NPR's Book of the Day In need of a good read? Or just want to keep up with the books everyone's talking about? NPR's Book of the Day gives you today's very best writing in a snackable, skimmable, pocket-sized podcast. Whether you're looking to engage with the big questions of our times – or temporarily escape from them – we've got an author who will speak to you, all genres, mood and writing styles included. Catch today's great books in 15 minutes or less.

NPR's Book of the Day

From NPR

In need of a good read? Or just want to keep up with the books everyone's talking about? NPR's Book of the Day gives you today's very best writing in a snackable, skimmable, pocket-sized podcast. Whether you're looking to engage with the big questions of our times – or temporarily escape from them – we've got an author who will speak to you, all genres, mood and writing styles included. Catch today's great books in 15 minutes or less.

Most Recent Episodes

Portfolio/Simon & Schuster

'Never Enough' and 'Roctogenarians' examine the culture of success

Today's episode is all about what it means to "make it" – and why there's no one path to success. First, Jennifer Breheny Wallace speaks with Here & Now's Deepa Fernandes about her new book Never Enough, which examines "toxic achievement culture" and the high pressure young people are under in regards to grades and college admissions. Then, WBUR's Tiziana Dearing speaks with Mo Rocca about Roctogenarians, co-written with Jonathan Greenberg, which profiles people who reached their goals and biggest dreams later in life.

'Never Enough' and 'Roctogenarians' examine the culture of success

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Pantheon

'Tehrangeles' follows a family of aspiring Iranian influencers in LA

Once upon a time, author Porochista Khakpour worked as a shop girl in the luxury stores lining Rodeo Drive. She tells NPR's Ailsa Chang how excited she would get when Iranian-American customers came in — but how poorly those interactions would pan out to be. Her new novel, Tehrangeles, explores the story of one such powerful family in LA on the cusp of getting their own reality TV show. And as Khakpour and Chang discuss, it opens a whole lot of questions about whiteness, assimilation and cultural definitions of success.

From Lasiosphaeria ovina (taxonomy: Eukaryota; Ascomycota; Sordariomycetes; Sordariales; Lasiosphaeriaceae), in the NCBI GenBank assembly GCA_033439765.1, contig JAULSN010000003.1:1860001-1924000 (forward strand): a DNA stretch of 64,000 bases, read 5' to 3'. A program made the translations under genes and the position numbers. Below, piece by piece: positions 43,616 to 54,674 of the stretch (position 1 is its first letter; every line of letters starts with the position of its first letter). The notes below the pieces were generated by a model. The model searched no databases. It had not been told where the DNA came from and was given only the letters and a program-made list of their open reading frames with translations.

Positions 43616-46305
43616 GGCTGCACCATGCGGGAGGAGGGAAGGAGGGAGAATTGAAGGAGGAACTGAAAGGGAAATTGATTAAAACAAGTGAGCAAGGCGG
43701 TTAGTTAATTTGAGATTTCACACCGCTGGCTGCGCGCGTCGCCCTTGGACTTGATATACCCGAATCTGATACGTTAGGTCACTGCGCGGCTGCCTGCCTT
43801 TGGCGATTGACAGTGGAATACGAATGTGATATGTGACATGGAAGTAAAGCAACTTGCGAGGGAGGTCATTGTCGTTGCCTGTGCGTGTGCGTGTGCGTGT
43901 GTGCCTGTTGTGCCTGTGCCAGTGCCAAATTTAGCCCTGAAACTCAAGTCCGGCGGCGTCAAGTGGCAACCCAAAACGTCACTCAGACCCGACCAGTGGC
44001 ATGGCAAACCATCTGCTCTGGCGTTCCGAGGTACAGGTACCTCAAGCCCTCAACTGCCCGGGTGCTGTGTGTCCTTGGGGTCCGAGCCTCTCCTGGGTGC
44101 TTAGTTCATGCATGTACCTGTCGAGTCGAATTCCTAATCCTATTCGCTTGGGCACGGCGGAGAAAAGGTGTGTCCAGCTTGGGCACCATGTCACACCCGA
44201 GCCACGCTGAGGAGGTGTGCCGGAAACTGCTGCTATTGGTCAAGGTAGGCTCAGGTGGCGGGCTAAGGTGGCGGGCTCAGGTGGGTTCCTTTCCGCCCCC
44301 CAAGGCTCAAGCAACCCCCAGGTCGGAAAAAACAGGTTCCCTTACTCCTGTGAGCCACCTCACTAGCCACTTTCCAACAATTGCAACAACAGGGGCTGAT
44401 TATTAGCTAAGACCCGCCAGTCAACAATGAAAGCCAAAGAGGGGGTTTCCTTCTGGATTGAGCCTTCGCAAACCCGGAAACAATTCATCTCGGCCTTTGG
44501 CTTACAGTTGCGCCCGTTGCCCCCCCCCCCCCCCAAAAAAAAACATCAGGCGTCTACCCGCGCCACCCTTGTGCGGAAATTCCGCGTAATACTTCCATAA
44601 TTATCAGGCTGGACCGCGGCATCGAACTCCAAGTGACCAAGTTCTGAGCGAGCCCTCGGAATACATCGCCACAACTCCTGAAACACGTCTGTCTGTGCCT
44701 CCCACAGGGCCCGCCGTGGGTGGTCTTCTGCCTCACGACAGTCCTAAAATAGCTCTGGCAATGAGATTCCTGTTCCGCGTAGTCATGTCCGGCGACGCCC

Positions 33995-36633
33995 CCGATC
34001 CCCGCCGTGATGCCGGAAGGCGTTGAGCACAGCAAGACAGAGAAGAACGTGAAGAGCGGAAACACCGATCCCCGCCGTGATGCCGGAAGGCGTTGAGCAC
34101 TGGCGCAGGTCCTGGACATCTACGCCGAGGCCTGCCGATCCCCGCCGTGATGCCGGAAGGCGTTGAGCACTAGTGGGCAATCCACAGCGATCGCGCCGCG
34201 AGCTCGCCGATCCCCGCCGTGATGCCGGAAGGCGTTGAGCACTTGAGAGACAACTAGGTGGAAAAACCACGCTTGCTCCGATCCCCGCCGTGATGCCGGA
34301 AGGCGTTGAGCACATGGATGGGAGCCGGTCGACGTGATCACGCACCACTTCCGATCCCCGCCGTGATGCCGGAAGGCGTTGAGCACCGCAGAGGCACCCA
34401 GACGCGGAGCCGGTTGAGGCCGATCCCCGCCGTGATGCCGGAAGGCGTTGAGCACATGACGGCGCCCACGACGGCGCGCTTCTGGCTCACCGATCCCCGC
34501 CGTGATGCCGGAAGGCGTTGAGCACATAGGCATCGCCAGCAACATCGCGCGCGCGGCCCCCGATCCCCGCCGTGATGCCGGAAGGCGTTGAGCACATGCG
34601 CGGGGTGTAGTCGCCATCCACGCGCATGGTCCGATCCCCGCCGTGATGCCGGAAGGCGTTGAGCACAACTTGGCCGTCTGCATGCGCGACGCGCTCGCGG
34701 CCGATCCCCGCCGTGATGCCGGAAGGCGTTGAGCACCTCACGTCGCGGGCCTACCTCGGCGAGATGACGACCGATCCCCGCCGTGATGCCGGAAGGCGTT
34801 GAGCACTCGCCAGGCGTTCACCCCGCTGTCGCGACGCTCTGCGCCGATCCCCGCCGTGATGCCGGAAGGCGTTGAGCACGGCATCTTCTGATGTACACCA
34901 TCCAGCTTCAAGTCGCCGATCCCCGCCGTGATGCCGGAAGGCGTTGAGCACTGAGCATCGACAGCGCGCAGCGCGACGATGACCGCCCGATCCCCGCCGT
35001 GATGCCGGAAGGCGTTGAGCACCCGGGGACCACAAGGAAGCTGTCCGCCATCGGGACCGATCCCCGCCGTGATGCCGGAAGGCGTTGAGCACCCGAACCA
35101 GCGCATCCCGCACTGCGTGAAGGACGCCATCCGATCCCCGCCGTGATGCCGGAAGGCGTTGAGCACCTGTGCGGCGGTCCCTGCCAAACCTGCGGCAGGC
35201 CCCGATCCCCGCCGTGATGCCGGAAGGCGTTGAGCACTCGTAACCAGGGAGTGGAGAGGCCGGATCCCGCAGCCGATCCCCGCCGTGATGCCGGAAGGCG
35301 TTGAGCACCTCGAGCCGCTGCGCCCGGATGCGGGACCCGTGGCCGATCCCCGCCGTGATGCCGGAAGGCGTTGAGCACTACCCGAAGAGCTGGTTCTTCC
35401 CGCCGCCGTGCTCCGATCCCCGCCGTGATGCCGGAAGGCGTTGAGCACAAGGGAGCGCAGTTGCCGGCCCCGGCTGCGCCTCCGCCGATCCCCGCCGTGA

'Tehrangeles' follows a family of aspiring Iranian influencers in LA

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Penguin Life

Glynnis MacNicol's memoir brings readers to a summer of pleasure in Paris

After riding out the first year of the pandemic alone in her small studio apartment in New York City, Glynnis MacNicol saw an opportunity and ran with it. Once vaccines had rolled out in 2021, she booked a flight to, and apartment in, Paris – and the food, wine and sex that followed is the fuel of her new memoir, I'm Mostly Here to Enjoy Myself. In today's episode, MacNicol speaks with NPR's Mary Louise Kelly about pursuing pleasure, fully and unapologetically.

Glynnis MacNicol's memoir brings readers to a summer of pleasure in Paris

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Knopf

In 'One of Our Kind,' a Black family moves to a planned utopia

In the new novel One of Our Kind, Jasmyn Williams moves her family to the planned Black utopia of Liberty, California. But things start to take a turn when Jasmyn realizes not everyone who lives in Liberty is the way she expected them to be. In today's episode, author Nicola Yoon speaks with NPR's Ayesha Rascoe about writing in the thriller genre, dismantling the idea that Black people are a monolith, and finding inspiration in The Stepford Wives.

In 'One of Our Kind,' a Black family moves to a planned utopia

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AUWA

Questlove maps a cultural revolution in 'Hip-Hop is History'

At the height of the Drake and Kendrick Lamar beef a few weeks back, Questlove took to Instagram to say, amongst other things, that "hip-hop is truly dead." In today's episode, he tells NPR's Rodney Carmichael where he was coming from – whether or not he actually believes that – and explains the musical shift, personal stories and cultural changes detailed in his new book, Hip-Hop Is History.